And as for white in that knight, there is only one person of color in the game, and that is a guy with a very thick (Caribbean?) accent who even ends up using a fricking voodoo doll (that misfires for comedic effect, of course). It’s a really disappointing development, especially since I’ve gotten into watching SC2 matches (e-sports) and it’s full of men, of course.

    Advice from a cartoon princess is awesome, by the way. I want more of this series, now.

    (and now I go read links I haven’t read yet)

  2. The Other Patrick says

    OMG! So I started reading the lululemon comments and wanted to see what size 12 even looked like, and I googled it and OMG Mom Logic? Is this right there a woman, a mother nonetheless, calling other women fat? At size 12?! Is this what you go through, not only pressure from advertisers and society? Fuck. Sorry, but I am horrified.

    • says

      YES. When I was 11 and 5 pounds above chart weights for my height, I was hassled by doctors to lose weight and called “fat” at school. Of course, even the skinny girls thought they were fat and castigated themselves for it. I think the logic was: “if I was skinny enough, my life would be awesome, and my life is not awesome, so I must be fat.”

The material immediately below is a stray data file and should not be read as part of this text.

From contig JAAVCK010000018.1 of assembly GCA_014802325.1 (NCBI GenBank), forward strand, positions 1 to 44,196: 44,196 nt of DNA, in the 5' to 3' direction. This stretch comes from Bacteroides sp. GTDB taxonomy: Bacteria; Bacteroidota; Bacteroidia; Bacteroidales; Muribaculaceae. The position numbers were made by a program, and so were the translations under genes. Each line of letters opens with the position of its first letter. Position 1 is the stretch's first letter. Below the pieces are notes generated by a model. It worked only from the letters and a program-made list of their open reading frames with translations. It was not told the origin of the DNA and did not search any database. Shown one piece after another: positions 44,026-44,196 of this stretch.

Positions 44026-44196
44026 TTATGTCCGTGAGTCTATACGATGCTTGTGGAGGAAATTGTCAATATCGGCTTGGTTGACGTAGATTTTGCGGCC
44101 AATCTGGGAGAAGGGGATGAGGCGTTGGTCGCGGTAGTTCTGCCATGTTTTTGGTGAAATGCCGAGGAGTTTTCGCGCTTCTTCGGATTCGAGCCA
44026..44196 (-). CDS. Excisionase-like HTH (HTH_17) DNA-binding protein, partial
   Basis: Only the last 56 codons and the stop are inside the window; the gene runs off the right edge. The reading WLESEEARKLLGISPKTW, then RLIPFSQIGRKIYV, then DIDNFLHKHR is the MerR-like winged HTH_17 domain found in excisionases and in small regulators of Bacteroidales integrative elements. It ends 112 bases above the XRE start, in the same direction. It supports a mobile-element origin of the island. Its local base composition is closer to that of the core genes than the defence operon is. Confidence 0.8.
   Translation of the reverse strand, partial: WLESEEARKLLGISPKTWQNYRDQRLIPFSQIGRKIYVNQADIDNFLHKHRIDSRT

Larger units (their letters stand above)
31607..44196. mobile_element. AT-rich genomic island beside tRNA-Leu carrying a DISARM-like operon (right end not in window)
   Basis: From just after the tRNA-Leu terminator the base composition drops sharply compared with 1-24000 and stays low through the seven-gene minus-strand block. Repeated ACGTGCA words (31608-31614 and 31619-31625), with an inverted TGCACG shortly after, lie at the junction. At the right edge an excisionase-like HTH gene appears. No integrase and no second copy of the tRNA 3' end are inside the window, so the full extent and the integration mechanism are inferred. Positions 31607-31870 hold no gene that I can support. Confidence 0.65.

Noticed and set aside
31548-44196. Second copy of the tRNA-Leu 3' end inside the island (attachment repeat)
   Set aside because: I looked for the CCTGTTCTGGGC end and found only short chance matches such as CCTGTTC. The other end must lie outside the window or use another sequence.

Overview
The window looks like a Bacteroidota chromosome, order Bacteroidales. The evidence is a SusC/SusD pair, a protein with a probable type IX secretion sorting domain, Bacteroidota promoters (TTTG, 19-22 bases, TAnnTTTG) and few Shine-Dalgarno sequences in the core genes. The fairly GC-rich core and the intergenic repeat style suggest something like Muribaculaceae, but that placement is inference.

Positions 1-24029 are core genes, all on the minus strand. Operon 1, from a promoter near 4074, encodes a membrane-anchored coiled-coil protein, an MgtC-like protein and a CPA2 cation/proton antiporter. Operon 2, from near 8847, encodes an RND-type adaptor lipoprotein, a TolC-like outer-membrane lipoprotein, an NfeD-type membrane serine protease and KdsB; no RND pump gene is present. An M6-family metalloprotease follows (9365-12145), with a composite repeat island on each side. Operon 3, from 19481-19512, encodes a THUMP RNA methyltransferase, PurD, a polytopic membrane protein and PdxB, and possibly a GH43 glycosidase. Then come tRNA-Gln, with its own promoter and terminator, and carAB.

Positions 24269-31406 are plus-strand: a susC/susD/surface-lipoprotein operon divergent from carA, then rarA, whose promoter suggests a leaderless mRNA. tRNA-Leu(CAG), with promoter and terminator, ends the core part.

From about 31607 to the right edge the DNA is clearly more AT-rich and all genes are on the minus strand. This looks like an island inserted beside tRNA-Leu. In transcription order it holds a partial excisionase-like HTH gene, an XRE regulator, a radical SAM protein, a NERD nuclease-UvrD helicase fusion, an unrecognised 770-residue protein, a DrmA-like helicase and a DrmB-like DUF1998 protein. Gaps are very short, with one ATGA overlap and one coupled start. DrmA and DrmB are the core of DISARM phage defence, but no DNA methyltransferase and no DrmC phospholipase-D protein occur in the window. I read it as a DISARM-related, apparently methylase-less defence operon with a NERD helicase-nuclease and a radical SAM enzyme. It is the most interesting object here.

3. The Other Patrick says

    We are human – that is one thoughtful essay. Coupled with what I just read about Olivia Munn, this part rings very true: “Because nothing about the way I behave or comport myself does anything to change the deeply entrenched, racist views of the majority.” Just like women can fulfill the expectations of patriarchy or not, that won’t change the expecations because they’re not based on real observation, anyway.

    I’m interested whether Nina Hartley’s comment about radical feminists is controversial; when I stumbled on some blogs by radical feminists, I have certainly had similar experiences in that the arguments were very dogmatic and not too fact-based. (of course, there’s this, too)

    Miss Manners of privilege: wow. I also really like this comment there: “If I had a heritage, I would like to think that I would gladly want to tell others about it.” Like, a heritage is only if you’re not white.

    The masturbation stories: not only is vajayjay used there, but I am struck with how many of those (funny?) stories involve shame about masturbation (“catholic girls don’t do that”, “she humps her bear” for a decade, and so on). Damn, do we have hiccups over sex.

    • says